Stay up to date with notifications from The Independent

Notifications can be managed in browser preferences.

How Donald Trump is making racist language OK again

The President’s use of ‘racial figleaves’ are used to cover up for racism that would otherwise be all too clear

Jennifer Saul
Tuesday 20 February 2018 17:52 GMT

Once upon a time, not too long ago, it was taboo for top level politicians to openly express racist sentiments. That’s why they tended to use code words, talking about “inner city crime” or “welfare dependency”. These are dogwhistle terms, which have been shown to appeal to voters’ latent racism without their full awareness. If politicians were too obvious in their racial appeals, political psychologists predicted, they would fail.

So how have we come to be where we are now, in a world where the President of the US speaks of “s***hole countries” and calls Mexicans rapists. How did this happen? Have all the prohibitions on racism evaporated? Is it now perfectly acceptable to be openly racist? It isn’t.

I think a key reason that Trump has been so successful is that he makes use of what I call a “racial figleaf”. A racial figleaf is an additional utterance which provides just enough cover for an utterance that would otherwise be seen as clearly racist. The figleaf serves to undermine the audience’s confidence that the racist utterance really is racist. I call it a “figleaf” because it serves to just barely cover something one isn’t supposed to show in public. If you use a dogwhistle, you don’t need a figleaf because the racism is already well-concealed. A figleaf is something that can cover up for racism that would otherwise be all too clear.

To see how this works, let’s look back at Trump’s infamous comments about Mexicans:

When Mexico sends its people, they’re not sending their best. They’re not sending you … They’re sending people that have lots of problems, and they’re bringing those problems … they’re bringing drugs, they’re bringing crime, they’re rapists. And some, I assume, are good people.

Most media attention focused, quite reasonably, on Trump’s appalling claim that Mexicans are rapists. But there are several other bits that serve as figleaves for this assertion – most notably the bizarre line: “Some, I assume, are good people.”

Spending time on pro-Trump online discussions, I discovered that some of the president’s supporters actually worried about whether he might be racist, and, crucially, they reassured each other by citing this line. This line serves as a figleaf, providing cover for the otherwise obvious racism. “Surely”, these people think, “a racist would not acknowledge that some Mexicans are good people”. It doesn’t work for everyone, but it does work for some.

And figleaves like this matter. They change our standards for what counts as racist, and our norms for what is acceptable to say. Once you’ve accepted the figleaf, you’ve accepted that the line “Mexicans are rapists” is the sort of thing that a non-racist might say.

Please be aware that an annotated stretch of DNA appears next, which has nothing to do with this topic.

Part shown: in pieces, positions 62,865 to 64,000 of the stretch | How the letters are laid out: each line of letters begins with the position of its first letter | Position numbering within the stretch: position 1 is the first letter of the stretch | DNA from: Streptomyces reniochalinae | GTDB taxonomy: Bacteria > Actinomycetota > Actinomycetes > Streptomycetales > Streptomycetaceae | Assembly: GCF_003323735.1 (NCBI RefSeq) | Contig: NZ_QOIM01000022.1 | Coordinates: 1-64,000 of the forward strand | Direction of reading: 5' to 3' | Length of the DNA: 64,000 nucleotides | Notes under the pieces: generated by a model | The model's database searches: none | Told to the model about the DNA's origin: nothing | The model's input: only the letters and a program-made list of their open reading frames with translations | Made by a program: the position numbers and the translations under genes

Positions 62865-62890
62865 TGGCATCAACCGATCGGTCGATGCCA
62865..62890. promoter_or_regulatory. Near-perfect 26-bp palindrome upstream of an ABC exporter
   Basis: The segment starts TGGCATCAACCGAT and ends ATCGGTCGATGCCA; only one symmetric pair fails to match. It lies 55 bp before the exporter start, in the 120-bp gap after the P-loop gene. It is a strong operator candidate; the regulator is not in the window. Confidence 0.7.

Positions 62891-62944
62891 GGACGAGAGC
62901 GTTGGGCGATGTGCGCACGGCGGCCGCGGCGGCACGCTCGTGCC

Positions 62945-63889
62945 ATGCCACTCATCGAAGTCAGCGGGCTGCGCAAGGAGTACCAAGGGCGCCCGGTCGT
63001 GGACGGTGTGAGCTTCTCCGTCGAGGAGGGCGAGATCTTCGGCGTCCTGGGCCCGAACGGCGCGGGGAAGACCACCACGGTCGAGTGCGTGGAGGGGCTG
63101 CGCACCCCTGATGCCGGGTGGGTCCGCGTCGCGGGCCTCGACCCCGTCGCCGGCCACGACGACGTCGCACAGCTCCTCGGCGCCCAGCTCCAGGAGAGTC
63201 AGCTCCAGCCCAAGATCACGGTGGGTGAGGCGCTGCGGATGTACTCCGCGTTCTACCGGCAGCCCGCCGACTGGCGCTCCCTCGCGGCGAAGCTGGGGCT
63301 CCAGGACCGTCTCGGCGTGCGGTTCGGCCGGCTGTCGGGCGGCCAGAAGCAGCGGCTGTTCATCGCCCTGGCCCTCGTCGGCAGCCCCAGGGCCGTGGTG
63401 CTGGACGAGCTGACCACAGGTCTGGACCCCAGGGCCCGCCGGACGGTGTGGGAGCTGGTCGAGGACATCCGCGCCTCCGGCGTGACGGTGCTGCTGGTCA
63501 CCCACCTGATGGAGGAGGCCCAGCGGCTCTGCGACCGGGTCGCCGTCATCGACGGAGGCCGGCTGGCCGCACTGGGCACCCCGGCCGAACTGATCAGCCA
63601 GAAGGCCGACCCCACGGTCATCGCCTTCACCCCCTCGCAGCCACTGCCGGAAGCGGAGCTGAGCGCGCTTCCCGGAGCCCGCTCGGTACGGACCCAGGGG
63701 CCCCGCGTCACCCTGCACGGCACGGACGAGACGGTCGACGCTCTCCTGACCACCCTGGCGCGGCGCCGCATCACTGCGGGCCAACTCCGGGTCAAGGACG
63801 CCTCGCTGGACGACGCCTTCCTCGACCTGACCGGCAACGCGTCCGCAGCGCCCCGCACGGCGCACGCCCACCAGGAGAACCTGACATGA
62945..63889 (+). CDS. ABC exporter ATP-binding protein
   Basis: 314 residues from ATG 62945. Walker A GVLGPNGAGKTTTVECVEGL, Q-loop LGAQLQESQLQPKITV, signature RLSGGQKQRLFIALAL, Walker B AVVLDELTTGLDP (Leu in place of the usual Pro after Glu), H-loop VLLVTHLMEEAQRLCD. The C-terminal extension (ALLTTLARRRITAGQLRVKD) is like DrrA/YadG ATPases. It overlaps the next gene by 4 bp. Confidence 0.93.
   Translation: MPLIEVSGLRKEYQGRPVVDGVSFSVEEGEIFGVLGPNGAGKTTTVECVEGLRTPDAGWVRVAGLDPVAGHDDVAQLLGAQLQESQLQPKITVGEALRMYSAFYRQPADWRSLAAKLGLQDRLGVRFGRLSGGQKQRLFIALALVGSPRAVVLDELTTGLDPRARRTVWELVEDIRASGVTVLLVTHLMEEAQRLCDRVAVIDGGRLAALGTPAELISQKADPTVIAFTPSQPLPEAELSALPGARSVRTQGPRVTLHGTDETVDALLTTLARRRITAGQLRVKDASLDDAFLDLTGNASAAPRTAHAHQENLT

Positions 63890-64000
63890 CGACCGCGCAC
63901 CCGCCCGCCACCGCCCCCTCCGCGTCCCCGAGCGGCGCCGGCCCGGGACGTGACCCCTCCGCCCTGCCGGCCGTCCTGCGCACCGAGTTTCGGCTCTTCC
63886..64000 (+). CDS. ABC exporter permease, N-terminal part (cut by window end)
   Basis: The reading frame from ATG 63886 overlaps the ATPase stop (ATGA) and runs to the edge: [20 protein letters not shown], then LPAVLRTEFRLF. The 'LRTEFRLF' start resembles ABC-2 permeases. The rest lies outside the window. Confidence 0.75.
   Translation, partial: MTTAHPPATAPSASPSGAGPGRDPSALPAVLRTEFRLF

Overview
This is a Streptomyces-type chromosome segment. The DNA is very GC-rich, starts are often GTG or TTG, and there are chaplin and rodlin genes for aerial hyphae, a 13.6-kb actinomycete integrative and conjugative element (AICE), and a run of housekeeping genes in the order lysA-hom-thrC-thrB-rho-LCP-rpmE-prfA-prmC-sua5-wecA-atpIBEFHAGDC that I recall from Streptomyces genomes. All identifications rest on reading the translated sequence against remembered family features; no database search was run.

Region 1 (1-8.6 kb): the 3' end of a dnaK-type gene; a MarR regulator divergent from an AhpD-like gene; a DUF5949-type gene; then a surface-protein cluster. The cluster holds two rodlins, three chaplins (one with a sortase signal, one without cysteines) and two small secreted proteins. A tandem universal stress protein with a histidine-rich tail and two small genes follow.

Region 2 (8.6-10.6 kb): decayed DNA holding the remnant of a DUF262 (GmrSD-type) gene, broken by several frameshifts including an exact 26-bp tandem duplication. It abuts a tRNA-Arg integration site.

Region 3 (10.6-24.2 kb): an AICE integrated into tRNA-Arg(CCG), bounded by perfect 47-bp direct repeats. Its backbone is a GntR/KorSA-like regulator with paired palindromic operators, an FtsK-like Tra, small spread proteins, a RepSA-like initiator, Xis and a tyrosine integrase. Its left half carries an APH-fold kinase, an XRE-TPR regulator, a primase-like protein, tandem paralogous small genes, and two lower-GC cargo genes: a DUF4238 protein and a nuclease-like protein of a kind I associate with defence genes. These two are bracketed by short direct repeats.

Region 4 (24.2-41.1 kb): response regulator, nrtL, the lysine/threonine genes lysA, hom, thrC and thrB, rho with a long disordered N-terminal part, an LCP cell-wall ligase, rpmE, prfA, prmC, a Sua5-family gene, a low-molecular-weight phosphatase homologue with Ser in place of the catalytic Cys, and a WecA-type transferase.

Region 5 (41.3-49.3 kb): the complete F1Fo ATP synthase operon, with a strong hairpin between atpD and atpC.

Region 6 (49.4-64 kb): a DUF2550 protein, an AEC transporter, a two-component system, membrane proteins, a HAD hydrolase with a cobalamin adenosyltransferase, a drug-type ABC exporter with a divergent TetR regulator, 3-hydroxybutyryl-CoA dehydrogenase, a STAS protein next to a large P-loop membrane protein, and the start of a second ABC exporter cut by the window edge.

Similarly, the presence of the line Trump used when closing national borders “until our country’s representatives can figure out what the hell is going on”, can reassure some of those who might be worried about a call for a “total and complete shutdown of Muslims entering the United States”. People can tell themselves that a racist would call for a permanent shutdown, so calling for a temporary shut down while more information is being gathered isn’t racist. Again, the figleaf didn’t work for everyone – but the fact that it worked for some is important to appreciate.

As I researched figleaves during the US election, and during the months since the election, I wondered if there would come a time when the figleaves could drop off. Might we become so used to the idea of “Mexicans are rapists” as a non-racist utterance that the cover of a figleaf was no longer necessary? I wondered and I watched.

Then, a couple weeks ago, we learned that Trump had declared African nations to be “s***hole countries”. I looked for the figleaves accompanying this, but found none. Clearly, Trump felt no need to offer figleaves – at least not to the small group he was with. I was relieved to see that most of the world exploded in horror, and that many Republicans denied that he had said this. The denial, I thought, was at least some indication that they found the utterance appalling. Trump, too, denied it.

Over on Fox News, however, some commentators simply defended the utterance as not racist at all.

And it turns out that Trump’s approval ratings actually rose in the days following his remarks – an indication that saying “s***hole countries” is not the kiss of death that it might once have been.

For some people, then, the figleaves have been working so well that their concept of racism is changing to the point that “s***hole countries” no longer seems a racist thing to say. Fortunately, this is not so for all of us. Figleaves are a tool used to try to reshape our sense of what counts as racist. It’s vital for us to point out what those figleaves are covering.

Jennifer Saul is a professor of philosophy at the University of Sheffield. This article was originally published on The Conversation (

Join our commenting forum

Join thought-provoking conversations, follow other Independent readers and see their replies


Thank you for registering

Please refresh the page or navigate to another page on the site to be automatically logged inPlease refresh your browser to be logged in